The Eighteenth Amendment to the Constitution had ushered in a period known as Prohibition, during which the manufacture, distribution, and sale of alcoholic beverages was illegal. Passage of the Eighteenth Amendment in 1919 was the crowning achievement of the temperance movement, but it soon proved highly unpopular. Crime rates soared under Prohibition as gangsters, such as Chicago's Al Capone, became rich from a profitable, often violent black market for alcohol. The federal government was incapable of stemming the tide: enforcement of the Volstead Act proved to be a nearly impossible task and corruption was rife among law enforcement agencies. In 1932, wealthy industrialist John D. Rockefeller, Jr. stated in a letter:
When Prohibition was introduced, I hoped that it would be widely supported by public opinion and the day would soon come when the evil effects of alcohol would be recognized. I have slowly and reluctantly come to believe that this has not been the result. Instead, drinking has generally increased; the speakeasy has replaced the saloon; a vast army of lawbreakers has appeared; many of our best citizens have openly ignored Prohibition; respect for the law has been greatly lessened; and crime has increased to a level never seen before.
As more and more Americans opposed the Eighteenth Amendment, a political movement grew for its repeal. However, repeal was complicated by grassroots politics. Although the U.S. Constitution provides two methods for ratifying constitutional amendments, only one method had been used up until that time; and that was for ratification by the state legislatures of three-fourths of the states. However, the wisdom of the day was that the lawmakers of many states were either beholden to or simply fearful of the temperance lobby.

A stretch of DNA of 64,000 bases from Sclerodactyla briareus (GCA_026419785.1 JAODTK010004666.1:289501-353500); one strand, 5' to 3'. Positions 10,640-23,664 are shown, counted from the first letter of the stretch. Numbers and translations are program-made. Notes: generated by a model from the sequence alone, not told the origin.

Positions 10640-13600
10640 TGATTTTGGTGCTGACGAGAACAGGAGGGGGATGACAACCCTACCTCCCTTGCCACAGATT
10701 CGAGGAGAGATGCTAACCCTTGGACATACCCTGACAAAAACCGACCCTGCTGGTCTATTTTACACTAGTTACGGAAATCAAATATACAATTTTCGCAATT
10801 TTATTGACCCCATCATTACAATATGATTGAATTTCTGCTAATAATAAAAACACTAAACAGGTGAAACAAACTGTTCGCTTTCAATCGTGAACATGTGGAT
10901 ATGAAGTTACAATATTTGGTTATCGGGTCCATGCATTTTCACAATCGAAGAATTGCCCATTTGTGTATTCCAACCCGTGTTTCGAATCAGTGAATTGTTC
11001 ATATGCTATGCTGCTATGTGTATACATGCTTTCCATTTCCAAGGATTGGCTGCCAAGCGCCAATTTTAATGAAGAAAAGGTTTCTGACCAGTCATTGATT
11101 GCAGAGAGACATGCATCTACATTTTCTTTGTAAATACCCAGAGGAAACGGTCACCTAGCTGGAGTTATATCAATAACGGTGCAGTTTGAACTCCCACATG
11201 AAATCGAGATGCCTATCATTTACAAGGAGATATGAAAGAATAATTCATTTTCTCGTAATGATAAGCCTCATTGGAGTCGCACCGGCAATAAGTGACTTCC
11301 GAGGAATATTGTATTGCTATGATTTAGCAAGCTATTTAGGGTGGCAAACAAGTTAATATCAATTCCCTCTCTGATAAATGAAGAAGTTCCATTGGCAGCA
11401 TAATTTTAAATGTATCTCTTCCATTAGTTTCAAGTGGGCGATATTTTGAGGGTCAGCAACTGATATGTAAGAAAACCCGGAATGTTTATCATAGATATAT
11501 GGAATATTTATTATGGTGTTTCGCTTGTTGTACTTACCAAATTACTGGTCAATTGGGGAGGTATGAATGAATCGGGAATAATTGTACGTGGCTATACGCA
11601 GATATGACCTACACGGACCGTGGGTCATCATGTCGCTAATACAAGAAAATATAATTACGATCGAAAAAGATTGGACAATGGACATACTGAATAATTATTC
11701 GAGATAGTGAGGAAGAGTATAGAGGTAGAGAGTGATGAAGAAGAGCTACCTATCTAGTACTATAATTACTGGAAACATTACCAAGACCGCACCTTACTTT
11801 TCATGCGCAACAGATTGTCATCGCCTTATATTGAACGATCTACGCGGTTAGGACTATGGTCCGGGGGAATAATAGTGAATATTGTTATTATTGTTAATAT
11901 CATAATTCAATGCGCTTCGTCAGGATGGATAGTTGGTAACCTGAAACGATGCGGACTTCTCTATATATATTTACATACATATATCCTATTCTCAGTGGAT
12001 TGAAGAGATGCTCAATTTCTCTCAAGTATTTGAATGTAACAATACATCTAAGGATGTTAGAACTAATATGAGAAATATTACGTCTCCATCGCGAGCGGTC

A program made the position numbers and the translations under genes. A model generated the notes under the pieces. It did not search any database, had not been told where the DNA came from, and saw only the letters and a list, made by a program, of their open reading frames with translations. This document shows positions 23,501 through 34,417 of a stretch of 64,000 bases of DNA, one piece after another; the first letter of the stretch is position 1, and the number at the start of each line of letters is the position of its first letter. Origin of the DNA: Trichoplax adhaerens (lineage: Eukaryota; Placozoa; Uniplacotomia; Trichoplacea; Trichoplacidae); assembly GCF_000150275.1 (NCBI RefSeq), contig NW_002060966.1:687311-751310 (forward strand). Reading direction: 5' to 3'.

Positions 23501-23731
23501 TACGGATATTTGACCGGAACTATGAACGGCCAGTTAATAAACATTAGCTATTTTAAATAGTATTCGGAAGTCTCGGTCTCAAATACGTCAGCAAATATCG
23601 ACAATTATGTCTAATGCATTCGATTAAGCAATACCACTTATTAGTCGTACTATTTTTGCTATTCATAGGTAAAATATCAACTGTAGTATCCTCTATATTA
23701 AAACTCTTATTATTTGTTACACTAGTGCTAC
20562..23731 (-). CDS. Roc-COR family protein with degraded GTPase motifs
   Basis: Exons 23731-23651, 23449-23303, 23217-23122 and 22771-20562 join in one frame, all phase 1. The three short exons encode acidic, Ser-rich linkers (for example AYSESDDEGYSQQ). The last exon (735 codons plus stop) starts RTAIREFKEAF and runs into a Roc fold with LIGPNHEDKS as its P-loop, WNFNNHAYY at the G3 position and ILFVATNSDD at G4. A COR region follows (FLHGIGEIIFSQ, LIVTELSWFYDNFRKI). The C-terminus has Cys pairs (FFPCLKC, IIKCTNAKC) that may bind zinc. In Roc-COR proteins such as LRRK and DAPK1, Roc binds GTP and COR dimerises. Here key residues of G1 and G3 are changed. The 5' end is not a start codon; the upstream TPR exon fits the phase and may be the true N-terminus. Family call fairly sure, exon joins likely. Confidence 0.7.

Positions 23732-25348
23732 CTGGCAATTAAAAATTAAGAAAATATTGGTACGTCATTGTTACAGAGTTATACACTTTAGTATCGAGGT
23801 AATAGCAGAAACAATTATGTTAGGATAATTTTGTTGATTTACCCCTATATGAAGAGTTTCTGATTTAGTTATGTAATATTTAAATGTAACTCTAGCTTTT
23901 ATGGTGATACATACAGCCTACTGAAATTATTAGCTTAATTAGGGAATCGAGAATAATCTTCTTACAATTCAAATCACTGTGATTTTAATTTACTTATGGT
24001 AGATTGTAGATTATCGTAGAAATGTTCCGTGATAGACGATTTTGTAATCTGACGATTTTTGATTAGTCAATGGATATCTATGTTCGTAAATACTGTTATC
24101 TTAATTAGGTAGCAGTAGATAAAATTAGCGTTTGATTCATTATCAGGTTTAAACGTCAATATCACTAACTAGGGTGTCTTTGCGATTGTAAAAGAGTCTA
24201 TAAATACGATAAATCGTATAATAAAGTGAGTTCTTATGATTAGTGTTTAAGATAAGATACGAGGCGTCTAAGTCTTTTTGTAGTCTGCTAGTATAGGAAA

The proposed amendment was adopted on December 5, 1933. It is the only amendment to have been ratified by state ratifying conventions, specially selected for the purpose. All other amendments have been ratified by state legislatures. It is also the only amendment that was approved for the explicit purpose of repealing a previously existing amendment to the Constitution. The Twenty-first Amendment ending national prohibition became officially effective on December 15, though people started drinking openly before that date.
The various responses of the 48 states is as follows:
The following states ratified the amendment:
Ratification was completed on December 5, 1933.
The amendment was subsequently ratified by conventions in the following states:
The amendment was rejected by the following state:
Voters in the following state rejected holding a convention to consider the amendment:
The following states took no action to consider the amendment: